“The bids will be further discussed and evaluated by a special committee formed by the university,” said Dr Al Ohaly yesterday.
“The evaluation process is expected to be completed by next month and the contractor to be chosen to build the centre will be announced in June.
“The construction of the centre is expected to be completed within 24 months and ready to receive patients in early 2021,” he said in a statement.
AGU deputy president Dr Khalid Saeed Tabbara detailed the plans of further stages of construction to the GDN.
He noted that the five contractors were from Saudi Arabia, as part of the requirement of the project.
“One of these contractors will be chosen to build the centre who will obviously need sub-contractors, which could be from Bahrain, depending on the need and how they meet the required conditions.”
He added that the project has been divided into seven packages that will ensure limited time of implementation of services once the centre is ready.
“Even at the time when we planned this grand project, it was felt that it would be time-consuming if we wait for various phases to be implemented after the completion of the medical city.”
He said the first package is completed, which involved levelling the ground which is now ready for construction.
“The second package worth BD15 million involves building the infrastructure inside the city, which is sponsored by Bahrain government through the Saudi fund and work is on since December.
“The third package is the electricity substation, which will also be paid through the GCC fund and will be implemented by Bahrain’s Electricity and Water Affairs Ministry.
“Saudi Arabia has recently announced that it had called for contractors (in Saudi Arabia) for pre-qualifications to build sewage treatment plants, which is part of the fourth package.
“The fifth package is the infrastructure outside the city which includes the access roads and the Bahrain government is taking care of it.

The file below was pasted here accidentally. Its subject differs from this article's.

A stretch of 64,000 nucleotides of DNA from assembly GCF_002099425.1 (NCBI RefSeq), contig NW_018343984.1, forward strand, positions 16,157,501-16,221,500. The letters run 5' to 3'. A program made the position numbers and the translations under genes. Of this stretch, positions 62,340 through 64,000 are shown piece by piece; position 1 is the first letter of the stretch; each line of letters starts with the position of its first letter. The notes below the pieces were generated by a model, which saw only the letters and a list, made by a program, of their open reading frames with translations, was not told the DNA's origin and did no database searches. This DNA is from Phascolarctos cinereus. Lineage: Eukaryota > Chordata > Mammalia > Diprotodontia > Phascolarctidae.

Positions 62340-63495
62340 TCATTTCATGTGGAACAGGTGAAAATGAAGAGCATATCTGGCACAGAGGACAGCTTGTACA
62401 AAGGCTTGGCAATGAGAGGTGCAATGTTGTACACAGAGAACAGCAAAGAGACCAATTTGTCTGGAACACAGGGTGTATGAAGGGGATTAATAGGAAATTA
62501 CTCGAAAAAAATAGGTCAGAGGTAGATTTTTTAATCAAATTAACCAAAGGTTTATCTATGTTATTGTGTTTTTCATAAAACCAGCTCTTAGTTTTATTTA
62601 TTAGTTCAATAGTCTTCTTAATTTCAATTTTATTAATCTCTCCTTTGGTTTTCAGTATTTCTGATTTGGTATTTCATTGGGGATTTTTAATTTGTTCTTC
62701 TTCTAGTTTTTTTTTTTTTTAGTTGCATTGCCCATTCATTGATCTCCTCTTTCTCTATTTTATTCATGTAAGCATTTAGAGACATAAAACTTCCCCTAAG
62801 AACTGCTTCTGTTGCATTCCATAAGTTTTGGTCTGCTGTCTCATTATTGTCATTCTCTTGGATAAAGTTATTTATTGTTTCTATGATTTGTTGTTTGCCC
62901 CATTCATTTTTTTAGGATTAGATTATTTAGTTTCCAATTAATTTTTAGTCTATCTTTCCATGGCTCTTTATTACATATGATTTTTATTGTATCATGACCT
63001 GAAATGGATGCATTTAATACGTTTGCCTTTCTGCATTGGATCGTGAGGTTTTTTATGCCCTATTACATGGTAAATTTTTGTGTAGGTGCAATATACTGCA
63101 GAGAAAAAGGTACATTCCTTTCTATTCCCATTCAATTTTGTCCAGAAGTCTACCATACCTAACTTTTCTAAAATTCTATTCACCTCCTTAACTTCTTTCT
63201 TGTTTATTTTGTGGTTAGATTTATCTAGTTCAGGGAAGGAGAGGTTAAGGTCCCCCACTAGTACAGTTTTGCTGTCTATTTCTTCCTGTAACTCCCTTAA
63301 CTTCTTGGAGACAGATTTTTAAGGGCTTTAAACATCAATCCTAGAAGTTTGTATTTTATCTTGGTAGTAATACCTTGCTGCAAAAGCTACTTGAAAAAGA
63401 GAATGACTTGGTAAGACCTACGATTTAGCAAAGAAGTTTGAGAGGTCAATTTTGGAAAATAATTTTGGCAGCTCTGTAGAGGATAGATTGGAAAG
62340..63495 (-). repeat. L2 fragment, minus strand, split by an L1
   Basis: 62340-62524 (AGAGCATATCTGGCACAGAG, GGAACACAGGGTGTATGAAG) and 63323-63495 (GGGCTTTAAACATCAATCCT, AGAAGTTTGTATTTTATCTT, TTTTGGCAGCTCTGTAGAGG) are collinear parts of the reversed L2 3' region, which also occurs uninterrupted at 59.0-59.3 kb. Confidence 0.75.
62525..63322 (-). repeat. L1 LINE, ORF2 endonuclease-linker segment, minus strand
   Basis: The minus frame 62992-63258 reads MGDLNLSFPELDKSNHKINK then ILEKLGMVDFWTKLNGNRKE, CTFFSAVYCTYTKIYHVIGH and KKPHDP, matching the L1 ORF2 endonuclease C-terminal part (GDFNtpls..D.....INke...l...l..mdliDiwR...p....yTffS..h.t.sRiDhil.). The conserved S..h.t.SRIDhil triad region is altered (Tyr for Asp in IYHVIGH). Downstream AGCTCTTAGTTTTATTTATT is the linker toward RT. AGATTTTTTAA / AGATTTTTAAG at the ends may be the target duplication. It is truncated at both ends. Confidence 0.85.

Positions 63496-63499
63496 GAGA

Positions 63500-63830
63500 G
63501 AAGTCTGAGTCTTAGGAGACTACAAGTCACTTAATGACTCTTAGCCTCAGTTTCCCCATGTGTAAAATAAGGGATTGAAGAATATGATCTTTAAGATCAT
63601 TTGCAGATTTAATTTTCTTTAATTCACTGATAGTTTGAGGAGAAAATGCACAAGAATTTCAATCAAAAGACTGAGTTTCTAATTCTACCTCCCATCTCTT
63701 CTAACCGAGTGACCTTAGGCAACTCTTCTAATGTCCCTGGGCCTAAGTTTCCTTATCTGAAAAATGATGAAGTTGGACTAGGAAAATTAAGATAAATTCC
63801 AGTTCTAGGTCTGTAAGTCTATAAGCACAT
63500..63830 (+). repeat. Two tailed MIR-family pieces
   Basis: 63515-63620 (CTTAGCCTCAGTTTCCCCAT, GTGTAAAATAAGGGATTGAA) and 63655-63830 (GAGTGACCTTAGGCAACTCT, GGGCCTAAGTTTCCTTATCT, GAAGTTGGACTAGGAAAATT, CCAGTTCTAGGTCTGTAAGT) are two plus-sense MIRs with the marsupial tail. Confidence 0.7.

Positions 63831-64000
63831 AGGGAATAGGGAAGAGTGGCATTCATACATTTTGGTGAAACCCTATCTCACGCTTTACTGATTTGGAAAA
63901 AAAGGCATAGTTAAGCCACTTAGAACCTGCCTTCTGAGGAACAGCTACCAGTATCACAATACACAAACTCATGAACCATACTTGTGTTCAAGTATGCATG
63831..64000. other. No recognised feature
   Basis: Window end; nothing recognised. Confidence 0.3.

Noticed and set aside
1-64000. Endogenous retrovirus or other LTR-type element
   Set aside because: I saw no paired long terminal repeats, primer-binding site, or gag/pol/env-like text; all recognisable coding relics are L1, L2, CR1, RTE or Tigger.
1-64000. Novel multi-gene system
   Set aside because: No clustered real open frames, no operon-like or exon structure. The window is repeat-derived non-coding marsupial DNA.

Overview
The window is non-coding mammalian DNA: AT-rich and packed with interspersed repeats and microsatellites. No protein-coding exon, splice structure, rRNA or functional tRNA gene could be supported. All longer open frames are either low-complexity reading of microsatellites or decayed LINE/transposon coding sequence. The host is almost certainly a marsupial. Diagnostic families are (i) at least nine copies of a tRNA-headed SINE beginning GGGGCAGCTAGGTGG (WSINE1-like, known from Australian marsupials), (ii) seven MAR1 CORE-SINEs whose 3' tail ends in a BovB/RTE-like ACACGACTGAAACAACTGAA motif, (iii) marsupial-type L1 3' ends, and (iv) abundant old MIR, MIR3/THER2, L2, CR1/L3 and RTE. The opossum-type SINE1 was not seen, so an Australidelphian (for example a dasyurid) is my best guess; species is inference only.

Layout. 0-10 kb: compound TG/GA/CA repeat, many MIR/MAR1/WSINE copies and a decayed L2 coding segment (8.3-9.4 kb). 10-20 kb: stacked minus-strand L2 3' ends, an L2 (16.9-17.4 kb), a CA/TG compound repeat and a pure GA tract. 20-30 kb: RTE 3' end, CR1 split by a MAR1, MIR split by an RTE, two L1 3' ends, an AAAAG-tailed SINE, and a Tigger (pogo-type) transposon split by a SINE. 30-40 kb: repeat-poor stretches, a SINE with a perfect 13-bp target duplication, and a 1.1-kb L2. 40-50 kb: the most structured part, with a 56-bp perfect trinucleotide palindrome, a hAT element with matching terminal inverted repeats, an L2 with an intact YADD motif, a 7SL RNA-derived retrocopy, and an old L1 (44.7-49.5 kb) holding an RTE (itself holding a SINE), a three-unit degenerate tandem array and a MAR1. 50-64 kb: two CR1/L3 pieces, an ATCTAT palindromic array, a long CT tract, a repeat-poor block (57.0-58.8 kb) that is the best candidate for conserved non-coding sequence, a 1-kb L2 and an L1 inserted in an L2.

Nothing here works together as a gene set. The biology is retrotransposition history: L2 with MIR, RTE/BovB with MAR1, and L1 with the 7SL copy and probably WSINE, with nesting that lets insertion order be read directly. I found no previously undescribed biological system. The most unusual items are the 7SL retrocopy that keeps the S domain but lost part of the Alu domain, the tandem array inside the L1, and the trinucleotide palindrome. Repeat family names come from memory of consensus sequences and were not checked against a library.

“The sixth and seventh packages are furniture and equipment which will be announced maybe one year before the opening of the city.”
The GDN reported earlier this year (January) that the first phase of the project is expected to be completed by the end of this year and will include a hospital with 300 beds and a planned expansion to reach 500 beds.
Once operational the medical city will have a full range of outpatient clinics, in addition to 15 operating rooms and quality support medical services such as advanced laboratories and a pharmacy.
“Our dream at the AGU – to have our own educational hospital – is becoming a reality after long years of planning and preparations,” said Dr Tabbara.
“The design of the university hospital is compatible with the academic specifications and requirements to include an academic centre, meetings and study rooms in all clinics and wards, and a clinical research centre.
“The project will be for a medical city and not only for the hospital.
“A new medical school building, research centres, various health services, homes for doctors and medical staff, a hotel, a commercial complex, playgrounds and parks will be established in the near future.
“This is expected to also contribute to the development of the adjacent area in the southern parts of the island.”
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